The Epicenter of the Epipen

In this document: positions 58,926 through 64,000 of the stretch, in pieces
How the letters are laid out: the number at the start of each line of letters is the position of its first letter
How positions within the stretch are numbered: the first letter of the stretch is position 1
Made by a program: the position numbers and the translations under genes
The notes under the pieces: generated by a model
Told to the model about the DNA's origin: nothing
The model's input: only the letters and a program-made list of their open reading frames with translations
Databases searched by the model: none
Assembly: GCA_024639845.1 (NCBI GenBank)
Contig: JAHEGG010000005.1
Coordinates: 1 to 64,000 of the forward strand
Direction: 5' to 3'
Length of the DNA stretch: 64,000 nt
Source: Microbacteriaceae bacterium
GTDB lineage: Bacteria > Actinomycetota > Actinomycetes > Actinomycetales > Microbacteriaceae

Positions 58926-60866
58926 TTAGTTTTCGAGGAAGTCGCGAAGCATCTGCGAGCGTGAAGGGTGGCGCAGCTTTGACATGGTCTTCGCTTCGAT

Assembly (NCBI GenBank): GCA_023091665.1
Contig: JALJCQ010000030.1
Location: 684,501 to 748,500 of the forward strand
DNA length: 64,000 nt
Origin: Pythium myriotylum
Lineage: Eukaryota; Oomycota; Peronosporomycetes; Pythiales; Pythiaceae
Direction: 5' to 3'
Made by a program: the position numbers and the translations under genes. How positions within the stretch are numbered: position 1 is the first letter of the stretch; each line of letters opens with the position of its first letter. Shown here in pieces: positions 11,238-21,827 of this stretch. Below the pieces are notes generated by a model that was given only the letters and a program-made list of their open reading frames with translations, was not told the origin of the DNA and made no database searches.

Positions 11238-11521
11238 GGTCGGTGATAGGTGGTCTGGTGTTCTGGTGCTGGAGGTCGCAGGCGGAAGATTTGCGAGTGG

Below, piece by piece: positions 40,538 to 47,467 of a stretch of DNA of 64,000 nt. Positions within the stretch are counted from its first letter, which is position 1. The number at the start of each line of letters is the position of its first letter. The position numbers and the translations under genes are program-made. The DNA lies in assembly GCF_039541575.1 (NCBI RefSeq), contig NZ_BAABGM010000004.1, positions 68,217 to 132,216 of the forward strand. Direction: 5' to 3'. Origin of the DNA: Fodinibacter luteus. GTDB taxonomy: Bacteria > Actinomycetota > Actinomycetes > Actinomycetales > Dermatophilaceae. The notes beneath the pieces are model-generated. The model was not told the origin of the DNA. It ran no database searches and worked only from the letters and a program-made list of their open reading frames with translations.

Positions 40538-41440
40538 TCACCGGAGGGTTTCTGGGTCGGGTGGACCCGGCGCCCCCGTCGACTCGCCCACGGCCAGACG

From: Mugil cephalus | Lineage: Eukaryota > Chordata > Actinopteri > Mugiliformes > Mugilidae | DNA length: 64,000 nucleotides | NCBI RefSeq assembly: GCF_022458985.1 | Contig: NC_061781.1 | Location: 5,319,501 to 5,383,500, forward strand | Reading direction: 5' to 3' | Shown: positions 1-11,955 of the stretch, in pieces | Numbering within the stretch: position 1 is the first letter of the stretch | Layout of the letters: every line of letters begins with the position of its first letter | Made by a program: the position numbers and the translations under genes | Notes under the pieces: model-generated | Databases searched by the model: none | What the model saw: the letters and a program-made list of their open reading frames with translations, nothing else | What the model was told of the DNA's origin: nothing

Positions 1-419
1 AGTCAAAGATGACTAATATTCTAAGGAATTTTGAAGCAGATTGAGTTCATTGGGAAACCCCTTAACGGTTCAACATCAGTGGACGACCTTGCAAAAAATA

“The Epicenter of the Epipen” by Sharon Burns The Epipen. The mere sound of this word makes one’s thoughts immediately turn to danger, distress, EMERGENCY, or severe-allergic reaction. And so, what should have been a peaceful, relaxing Saturday morning with my family turned into anything but. It actually all started the day before when my daughter came out for a weekend visit to East Hampton. During the week, she wasn’t feeling very well and decided to self medicate with a couple of doses of NyQuil. She even called in sick to work so you knew she wasn’t kidding. When I picked her up from the bus, she turned to me and said, “Mom, my lip is swelling up. “ I checked her out and it did seem as if her lips were indeed getting larger by the minute. “You look like Daffy Duck!” her loving sister remarked from the back seat of the car. As I tried to remain calm and not get my daughter upset I frantically dug around in my pocket book for some Benadryl capsules. I pulled out the sheet of capsules, ripped open the hard plastic packaging and said in a strong authoritative voice, “Take these, now.” Without even thinking she swallowed the pills. I tried to assure her that this would take care of the swelling. I’ve had these symptoms before and I knew it would get better. For the moment it did. Later in the evening, while watching reruns of my favorite travel show, “House Hunters International,” my daughter turned to me and said, “It’s happening again.” This time the reaction was a bit worse and the hives were spreading to her back and her lips were puffing up. Once again, I pried open the rock hard plastic to unearth another dose of Benadryl. “Take these, NOW.” Once again, my daughter complied. At this point we were both beginning to become concerned and wondered if we should be going to the hospital. Luckily, within a few minutes the Benadryl did take effect and my daughter went off to bed. I was still a little worried, as any mother would be, but quite convinced that this was just a slight allergic reaction to something and soon my daughter would be as good as new. The next day I woke up to a lovely, sunny Saturday morning. Settling down with my first cup of coffee, my savoring and sipping was suddenly interrupted by the appearance of my distraught daughter entering the room. “Mom it’s happening again.” As I turned to look at her, I can only say that I was shocked, surprised and very concerned that her face was getting larger by the minute. Unfortunately, I said something like, “I think we should go to the hospital.” This immediately sent my daughter into a panic as she ran upstairs to look at her expanding face. As she exited the bathroom she cried, “Mom, I can’t breathe, we have to go to the hospital, NOW!” Not really known for my calm reactions to emergency situations, I started screaming at the top of my lungs, “I have an EPIPEN, I have an EPIPEN!” My daughter rushed down the stairs, sat in the kitchen, held her face in her hands and said, “ Mom, I’m fine, I’m fine. I think I’m just having a panic attack. I can breathe.” As she calmly sat, I ran around the house trying to find the epipen. I raced from bathroom to bathroom tearing through overstuffed drawers. Once found, I quickly ripped open the package. My daughter looked on truly horrified as her mother, shaking and fumbling attempted to understand the directions. She was cringing and pulling away from me as I wielded the epipen in her direction. All I could think about was saving my daughter’s life. All I could think about was plunging this little plastic device into my daughter’s thigh. “Mom, mom,” she begged, “please get dad, get dad.” With arms crossed over her body she tried to protect herself from the crazed paramedic that happened to be her mother. Just as I was ready to stab the pen into her quivering body, my husband entered the room. He had been nonchalantly picking up leaves in the backyard and didn’t hear the screams emanating from the kitchen. He is currently in denial about his need for a hearing aid. “What’s the problem,” he asked as my daughter cried out, “Mom’s trying to kill me!” At this point I softened my grip and lowered the epipen. I could see that my daughter indeed was okay. We all took a deep breath, called the doctor, and found out that Nyquil can cause an allergic reaction. My husband went back outside to pick up a few more leaves, my daughter sat comfortably in my new recliner sipping a freshly brewed cup of herbal tea (made by her mother) and I went food shopping to stock my kitchen with food to feed my family. A mother’s work is never done. Our children and their well-being will always and forever be at the epicenter of the “epipen’s” in our lives. Sharon Burns is the author of “Tough Tommy” a bereavement book for children.